Costs definition (microcosting versus gross costing)

The definition of costs is an additional parameter that has a significant impact on the results. The choice between microcosting, i.e. the use of segregated data for individual unit cost, and gross costing or top-down costing, i.e. the allocation of a budget to specific services, such as hospitalization or visits, according to local regulations, depends on the local availability of such data in most cases [15]. Many studies use a combination of the two: at first, identifying and monetizing those cost determinants which have the greater economic impact, such as the length of hospitalization; and second, using the microcosting for the definition of additional direct costs. Among the studies reviewed, no one used the microcosting specifically for the assessment of the economic impact of MDR gram negative infections.

Study Methodology

As mentioned above, the methodology used by the majority of studies to evaluate the economic impact of infections caused by antibiotic-resistant bacteria is to assign fixed cost to cost determinants, especially to the length of hospitalization associated to the infection. The pattern is the following: first of all, identify the number of extra days that the patients with infection spend into the hospital compared to the patients without infection, that is a result of the infection itself and the health services used for additional the management and treatment of infection. Second, these additional days, and specific interventions are monetized for the calculation of specific costs attributable to the infection.

This methodology suffers from at least three sources of error: first, the estimated price may not reflect the real value of the resources; second, the fixed and variable costs are not always properly identified; and third, the estimate of the length of hospitalization attributable to the infection is prone to bias.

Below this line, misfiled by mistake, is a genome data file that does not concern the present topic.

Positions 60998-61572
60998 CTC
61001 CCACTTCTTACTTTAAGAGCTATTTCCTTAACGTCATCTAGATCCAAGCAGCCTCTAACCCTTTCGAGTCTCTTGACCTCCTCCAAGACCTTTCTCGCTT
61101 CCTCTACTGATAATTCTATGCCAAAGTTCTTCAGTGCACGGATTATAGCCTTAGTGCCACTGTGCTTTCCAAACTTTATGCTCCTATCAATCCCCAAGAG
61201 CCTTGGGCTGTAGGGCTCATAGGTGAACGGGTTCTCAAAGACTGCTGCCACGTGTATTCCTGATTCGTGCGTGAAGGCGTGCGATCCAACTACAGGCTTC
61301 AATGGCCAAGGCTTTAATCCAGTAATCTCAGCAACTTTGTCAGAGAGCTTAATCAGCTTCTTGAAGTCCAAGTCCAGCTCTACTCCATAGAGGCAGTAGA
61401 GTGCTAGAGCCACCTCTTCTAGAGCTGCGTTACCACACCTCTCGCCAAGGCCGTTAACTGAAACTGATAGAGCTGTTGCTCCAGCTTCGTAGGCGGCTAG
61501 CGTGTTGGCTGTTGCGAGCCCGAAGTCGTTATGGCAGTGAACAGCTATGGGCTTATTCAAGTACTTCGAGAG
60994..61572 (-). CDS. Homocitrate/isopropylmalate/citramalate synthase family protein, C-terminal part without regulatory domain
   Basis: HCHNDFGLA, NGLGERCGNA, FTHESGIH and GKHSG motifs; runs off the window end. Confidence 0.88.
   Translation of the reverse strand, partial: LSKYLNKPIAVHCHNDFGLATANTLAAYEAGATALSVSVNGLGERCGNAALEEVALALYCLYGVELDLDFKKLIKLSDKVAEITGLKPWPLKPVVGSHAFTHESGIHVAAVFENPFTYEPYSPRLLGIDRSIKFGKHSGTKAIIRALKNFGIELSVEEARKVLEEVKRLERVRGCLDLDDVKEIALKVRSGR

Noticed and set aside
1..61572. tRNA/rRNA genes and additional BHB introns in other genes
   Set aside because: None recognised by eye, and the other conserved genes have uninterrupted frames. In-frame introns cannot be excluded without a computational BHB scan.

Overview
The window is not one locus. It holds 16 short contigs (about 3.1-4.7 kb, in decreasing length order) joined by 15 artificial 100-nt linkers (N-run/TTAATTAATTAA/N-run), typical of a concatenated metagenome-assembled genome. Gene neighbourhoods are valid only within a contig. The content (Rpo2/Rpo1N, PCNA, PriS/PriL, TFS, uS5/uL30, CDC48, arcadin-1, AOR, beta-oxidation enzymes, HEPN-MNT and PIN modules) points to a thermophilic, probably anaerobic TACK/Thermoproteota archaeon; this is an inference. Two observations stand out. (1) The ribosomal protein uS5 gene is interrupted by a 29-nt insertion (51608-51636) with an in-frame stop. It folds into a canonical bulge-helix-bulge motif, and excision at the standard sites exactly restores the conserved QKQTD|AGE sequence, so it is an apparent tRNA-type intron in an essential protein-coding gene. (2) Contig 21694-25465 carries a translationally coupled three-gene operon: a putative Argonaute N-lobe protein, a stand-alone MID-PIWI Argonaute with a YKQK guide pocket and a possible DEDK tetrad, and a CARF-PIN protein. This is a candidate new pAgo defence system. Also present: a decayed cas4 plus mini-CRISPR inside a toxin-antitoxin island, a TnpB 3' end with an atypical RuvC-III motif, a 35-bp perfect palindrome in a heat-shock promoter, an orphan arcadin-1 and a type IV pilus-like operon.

This last point has been extensively discussed among the scientific community. First, several patient-level factors, other than the presence of the infection, may be associated with a prolongation of hospitalization and to a greater use of health care resources. The omission of these confounding variables, such as co-morbidity of the patient or the severity of the clinical condition, can lead to misleading results. When assessing the impact of infection on the costs and length of hospitalization, the first challenge is to extract the independent effect of the infection on the outcome, taking contemporarily into account all the observable confounding factors. Comparative cohort studies, which combine infected cases and uninfected controls [16-20] and that use multivariate regression analysis to enable control of a greater number of confounding factors [21-23] are commonly preferred to reduce the risk from this type of bias. Although the use of these statistical techniques represents a significant step forward, there remains the possibility of omission of important variables. As a result, the number of explanatory independent variables should be extended significantly to reduce the risk of confounding and increase the accuracy of the estimate. In an extreme example, Graves et al. [21] included up to 123 possible confounding variables in an analysis of the effects of nosocomial infections on the length of hospitalization, minimizing distortions arising from omitted variables. Although it has been observed that the successful completion of an observational study can achieve results comparable to those of randomized controlled trials [24], reproducing the model proposed by Graves et al. would require a disproportionate investment of resources for the type of study, which , having been observational , remains subject to other sources of bias. In addition, a so extensive data collection is not feasible in retrospective studies [4-13].